Attention To Detail: What I Learned At The ISAPS Meeting In Japan
Attention To Detail
What I Learned At The ISAPS Meeting In Japan
I always look forward to the biannual meeting of the International Society of Aesthetic Plastic Surgery, held last week in Kyoto, Japan. One of the highlights this year was the keynote address from Nobel Prize winner Dr. Shinya Yamanaka, who figured out how to develop stem cells from ordinary skin. The use of stem cells in regenerative medicine is among the most exciting frontiers in science. For example, they have already coaxed stem cells to transform into retina tissue and transplanted it into the eyes of patients losing their sight to macular degeneration. For plastic surgeons, the potential for growing your own replacement parts with stem cells is thrilling.
This was my third trip to Japan and what I noticed this time was the attention to detail that pervades Japanese culture. Now, in general I think that exceptions are more interesting than generalizations, but this emphasis on attention to the little things is worth noting. You see it in the white glove taxi drivers (the doors open and close automatically), the surgical precision of the sushi chefs, or the observation that every square centimeter of a plate of food or a street corner garden is thoughtfully arranged. Not that I need to be reminded about the importance of the details in plastic surgery, but it is not something to be taken for granted.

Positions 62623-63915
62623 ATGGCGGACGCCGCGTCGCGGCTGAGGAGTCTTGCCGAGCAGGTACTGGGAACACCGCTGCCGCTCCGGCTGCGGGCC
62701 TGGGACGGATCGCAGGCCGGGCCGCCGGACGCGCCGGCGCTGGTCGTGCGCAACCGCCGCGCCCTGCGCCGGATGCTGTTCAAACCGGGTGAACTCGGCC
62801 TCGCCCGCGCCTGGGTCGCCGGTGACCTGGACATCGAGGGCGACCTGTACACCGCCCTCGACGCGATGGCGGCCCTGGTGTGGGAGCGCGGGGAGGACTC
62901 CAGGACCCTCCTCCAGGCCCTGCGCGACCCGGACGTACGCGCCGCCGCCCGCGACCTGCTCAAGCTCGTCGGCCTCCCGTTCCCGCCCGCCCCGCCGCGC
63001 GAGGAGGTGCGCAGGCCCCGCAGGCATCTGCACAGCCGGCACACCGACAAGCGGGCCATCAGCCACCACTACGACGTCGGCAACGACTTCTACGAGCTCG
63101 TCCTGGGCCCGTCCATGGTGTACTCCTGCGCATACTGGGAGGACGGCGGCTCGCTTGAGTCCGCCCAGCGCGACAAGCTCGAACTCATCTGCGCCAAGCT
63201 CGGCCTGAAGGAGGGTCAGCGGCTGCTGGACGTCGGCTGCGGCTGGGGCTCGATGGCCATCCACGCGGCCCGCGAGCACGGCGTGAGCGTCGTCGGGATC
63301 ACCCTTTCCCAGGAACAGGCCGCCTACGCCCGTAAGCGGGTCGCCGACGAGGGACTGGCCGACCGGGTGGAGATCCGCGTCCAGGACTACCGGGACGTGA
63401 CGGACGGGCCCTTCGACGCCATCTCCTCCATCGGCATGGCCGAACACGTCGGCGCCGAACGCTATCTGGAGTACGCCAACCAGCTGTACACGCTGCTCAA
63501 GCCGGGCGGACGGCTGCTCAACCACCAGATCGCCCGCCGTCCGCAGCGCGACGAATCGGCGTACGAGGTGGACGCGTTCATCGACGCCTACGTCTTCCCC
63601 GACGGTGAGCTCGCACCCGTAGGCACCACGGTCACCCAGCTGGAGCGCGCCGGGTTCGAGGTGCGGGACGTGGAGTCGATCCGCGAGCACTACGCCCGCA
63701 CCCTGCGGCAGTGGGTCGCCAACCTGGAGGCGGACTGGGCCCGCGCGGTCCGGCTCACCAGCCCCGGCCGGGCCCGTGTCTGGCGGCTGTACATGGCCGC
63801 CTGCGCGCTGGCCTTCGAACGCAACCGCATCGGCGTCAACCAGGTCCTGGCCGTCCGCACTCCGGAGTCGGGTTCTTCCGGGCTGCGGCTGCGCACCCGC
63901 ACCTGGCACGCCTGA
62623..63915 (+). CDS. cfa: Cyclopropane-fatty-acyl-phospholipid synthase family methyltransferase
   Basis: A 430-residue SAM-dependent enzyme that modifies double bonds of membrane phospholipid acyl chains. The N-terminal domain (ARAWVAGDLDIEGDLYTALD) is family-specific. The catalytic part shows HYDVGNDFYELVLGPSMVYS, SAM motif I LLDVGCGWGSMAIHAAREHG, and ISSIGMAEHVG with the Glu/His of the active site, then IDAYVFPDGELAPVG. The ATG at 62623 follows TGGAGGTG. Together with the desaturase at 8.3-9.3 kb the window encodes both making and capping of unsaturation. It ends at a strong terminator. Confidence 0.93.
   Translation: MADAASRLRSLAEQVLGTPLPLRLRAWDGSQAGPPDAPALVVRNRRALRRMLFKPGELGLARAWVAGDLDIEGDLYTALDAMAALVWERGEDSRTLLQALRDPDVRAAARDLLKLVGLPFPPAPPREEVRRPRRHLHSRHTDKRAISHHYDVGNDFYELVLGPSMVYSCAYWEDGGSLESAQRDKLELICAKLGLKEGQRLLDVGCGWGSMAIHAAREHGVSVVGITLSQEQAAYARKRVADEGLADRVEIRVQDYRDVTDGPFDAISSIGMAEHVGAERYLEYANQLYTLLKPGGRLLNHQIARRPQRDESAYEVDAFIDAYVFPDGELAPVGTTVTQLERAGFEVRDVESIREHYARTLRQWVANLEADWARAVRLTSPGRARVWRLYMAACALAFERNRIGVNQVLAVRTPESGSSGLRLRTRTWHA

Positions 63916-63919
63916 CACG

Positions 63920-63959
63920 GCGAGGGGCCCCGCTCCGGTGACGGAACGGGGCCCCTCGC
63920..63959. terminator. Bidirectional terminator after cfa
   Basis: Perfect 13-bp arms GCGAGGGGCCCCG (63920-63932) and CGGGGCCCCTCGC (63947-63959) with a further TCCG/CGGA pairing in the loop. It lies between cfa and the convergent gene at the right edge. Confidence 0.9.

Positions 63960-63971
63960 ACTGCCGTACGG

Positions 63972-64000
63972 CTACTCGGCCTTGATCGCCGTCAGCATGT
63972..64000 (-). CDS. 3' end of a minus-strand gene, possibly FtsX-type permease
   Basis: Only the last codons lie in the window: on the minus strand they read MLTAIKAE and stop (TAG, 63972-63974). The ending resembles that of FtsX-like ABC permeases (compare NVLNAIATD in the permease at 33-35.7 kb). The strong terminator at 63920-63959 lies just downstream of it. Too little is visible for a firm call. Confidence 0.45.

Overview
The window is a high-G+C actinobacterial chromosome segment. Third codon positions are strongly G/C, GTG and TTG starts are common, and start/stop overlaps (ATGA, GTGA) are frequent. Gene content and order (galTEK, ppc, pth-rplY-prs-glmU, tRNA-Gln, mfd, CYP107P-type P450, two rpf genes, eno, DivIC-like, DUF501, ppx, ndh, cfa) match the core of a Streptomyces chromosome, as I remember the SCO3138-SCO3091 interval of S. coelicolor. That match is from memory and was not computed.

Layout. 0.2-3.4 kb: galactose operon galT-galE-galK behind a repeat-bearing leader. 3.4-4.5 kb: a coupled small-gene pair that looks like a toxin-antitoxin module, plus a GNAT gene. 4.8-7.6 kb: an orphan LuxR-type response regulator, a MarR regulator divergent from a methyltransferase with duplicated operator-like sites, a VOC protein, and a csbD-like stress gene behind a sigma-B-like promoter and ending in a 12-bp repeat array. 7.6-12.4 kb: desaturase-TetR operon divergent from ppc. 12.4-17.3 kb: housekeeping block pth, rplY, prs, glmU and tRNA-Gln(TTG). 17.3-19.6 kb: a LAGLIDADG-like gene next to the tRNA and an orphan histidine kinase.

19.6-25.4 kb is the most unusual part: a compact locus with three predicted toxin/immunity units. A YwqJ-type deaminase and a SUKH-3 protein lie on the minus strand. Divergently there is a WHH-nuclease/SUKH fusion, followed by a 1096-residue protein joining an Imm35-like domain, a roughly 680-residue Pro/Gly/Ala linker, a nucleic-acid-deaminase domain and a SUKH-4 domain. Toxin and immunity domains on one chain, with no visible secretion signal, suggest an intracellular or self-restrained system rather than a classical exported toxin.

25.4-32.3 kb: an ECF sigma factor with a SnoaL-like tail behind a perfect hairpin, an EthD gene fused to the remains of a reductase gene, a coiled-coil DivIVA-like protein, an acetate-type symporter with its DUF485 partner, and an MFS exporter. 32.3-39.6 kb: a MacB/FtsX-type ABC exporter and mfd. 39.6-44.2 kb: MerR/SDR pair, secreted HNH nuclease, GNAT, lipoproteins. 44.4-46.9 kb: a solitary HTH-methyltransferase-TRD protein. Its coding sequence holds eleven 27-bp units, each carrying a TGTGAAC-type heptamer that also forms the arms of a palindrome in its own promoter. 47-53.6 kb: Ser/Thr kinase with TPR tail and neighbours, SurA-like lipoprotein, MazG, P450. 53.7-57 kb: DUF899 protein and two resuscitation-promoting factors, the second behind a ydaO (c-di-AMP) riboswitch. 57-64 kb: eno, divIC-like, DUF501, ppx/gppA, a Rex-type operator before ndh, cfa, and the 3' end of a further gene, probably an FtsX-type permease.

The other thing that I couldn’t help noticing was the rush to embrace new technology while respecting tradition. The cute humanoid robot Pepper might greet you at a museum entrance, while down the street you can step back in time in a thousand-year old Shinto shrine. There is respect for elders too; it seems a given that if you are old you just go to the front of the line automatically. Similarly, plastic surgery is an innovative specialty, but new ideas have to respect what has been proven to work. When I think about it, there are few things that I do today the same way as when I started 25 years ago. Tradition is a foundation, not a constraint. If you know me, I am rarely satisfied that the status quo is good enough; there is always a better way waiting to be developed. That’s why I go to the international meetings, it’s why I do clinical research in private practice, and why I am excited about the future of my profession.